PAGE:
User Tag List

Page 2 of 2 FirstFirst 1 2
Results 11 to 18 of 18

Thread: Sizing equipment grounding conductor for sub panel

  1. #11
    Join Date
    Aug 2004
    Location
    Northern illinois
    Posts
    17,054
    Mentioned
    0 Post(s)
    Tagged
    0 Thread(s)
    the whole problem is solved by using metallic raceways as the EGC.
    Bob

  2. #12
    Join Date
    Jun 2012
    Location
    NW Ohio
    Posts
    1,098
    Mentioned
    0 Post(s)
    Tagged
    0 Thread(s)
    Quote Originally Posted by petersonra View Post
    the whole problem is solved by using metallic raceways as the EGC.

    Unfortunatly convincing the AHJ’s this may be problematic as most I’ve dealt with want to see the wire EGC and by first hand experience I agree with them, as metallic raceway fittings become loose and/or corroded.
    A ground fault condition happened in a barn where the couplings were loose subsequently showering sparks down onto some straw.......Good thing people were around when it happened.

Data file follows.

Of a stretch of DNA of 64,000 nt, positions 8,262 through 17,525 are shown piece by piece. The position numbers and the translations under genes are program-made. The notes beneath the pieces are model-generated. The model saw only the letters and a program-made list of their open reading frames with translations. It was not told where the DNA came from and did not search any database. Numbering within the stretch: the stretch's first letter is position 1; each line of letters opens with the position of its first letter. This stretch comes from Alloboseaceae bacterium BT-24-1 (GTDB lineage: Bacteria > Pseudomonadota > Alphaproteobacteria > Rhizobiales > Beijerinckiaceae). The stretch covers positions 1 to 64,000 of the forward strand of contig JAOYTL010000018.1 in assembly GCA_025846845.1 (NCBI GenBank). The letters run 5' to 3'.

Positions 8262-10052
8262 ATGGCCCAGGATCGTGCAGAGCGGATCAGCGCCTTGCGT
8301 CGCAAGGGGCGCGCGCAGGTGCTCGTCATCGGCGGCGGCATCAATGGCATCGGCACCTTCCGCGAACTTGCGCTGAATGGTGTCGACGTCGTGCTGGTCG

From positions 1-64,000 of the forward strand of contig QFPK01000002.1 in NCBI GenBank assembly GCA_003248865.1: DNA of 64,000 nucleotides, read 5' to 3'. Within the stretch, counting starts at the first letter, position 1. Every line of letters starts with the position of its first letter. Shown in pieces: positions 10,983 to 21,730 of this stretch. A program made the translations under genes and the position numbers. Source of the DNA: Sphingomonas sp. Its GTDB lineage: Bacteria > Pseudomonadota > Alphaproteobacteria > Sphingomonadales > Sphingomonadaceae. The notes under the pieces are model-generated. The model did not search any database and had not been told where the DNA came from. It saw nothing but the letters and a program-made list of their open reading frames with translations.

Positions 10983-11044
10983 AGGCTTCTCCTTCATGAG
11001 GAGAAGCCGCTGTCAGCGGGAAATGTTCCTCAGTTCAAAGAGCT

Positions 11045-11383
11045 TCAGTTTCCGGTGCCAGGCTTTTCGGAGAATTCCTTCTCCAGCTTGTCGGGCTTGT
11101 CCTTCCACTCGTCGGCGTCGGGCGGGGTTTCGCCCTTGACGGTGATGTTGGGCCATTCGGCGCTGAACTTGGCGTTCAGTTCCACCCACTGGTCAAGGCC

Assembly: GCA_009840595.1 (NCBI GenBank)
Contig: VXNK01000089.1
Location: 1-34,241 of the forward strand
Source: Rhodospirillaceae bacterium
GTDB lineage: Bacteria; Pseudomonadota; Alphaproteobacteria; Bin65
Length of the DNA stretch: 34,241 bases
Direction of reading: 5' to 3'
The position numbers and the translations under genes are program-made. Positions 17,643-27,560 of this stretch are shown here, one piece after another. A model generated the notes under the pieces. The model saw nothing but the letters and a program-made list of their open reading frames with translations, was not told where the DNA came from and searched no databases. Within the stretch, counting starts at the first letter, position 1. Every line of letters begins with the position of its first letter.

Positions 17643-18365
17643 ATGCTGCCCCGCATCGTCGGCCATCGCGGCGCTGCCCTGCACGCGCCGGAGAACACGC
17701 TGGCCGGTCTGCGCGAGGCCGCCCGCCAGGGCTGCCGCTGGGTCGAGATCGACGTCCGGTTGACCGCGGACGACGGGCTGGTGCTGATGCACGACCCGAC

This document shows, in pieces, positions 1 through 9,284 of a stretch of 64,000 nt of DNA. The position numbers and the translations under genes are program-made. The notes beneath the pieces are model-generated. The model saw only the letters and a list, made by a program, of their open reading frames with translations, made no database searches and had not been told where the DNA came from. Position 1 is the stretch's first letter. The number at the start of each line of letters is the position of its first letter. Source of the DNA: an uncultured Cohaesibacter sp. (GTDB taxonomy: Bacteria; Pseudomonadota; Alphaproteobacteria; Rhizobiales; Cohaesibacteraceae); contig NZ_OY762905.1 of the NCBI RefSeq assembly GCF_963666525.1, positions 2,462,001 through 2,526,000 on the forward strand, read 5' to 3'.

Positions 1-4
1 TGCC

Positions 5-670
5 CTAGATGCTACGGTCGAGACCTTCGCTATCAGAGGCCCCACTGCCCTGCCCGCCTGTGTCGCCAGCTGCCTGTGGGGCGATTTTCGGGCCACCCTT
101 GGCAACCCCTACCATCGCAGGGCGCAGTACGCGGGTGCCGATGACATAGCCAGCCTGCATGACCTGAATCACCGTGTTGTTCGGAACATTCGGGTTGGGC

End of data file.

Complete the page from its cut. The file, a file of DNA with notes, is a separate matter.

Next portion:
3. #13
    Join Date
    May 2018
    Location
    Jamaica and london
    Posts
    1,250
    Mentioned
    0 Post(s)
    Tagged
    0 Thread(s)
    but in the case of NM and SER cables arent the grounds based upon the size of the Live conductors? So if you switch from 8 NMb to 14 NMb isnt the ground smaller in the 14 than the 8? Thus, the size of the ground is based upon the size of the live wire?

    I have heard of proposals that the ground and neutral should always be the same size as the live wire, but in UK am allowed to size the egc or ground smaller, though there is a specific table for such use.
    Student of electrical codes. Please Take others advice first.

  4. #14
    Join Date
    Aug 2004
    Location
    Northern illinois
    Posts
    17,054
    Mentioned
    0 Post(s)
    Tagged
    0 Thread(s)
    Quote Originally Posted by mopowr steve View Post
    Unfortunatly convincing the AHJ’s this may be problematic as most I’ve dealt with want to see the wire EGC and by first hand experience I agree with them, as metallic raceway fittings become loose and/or corroded.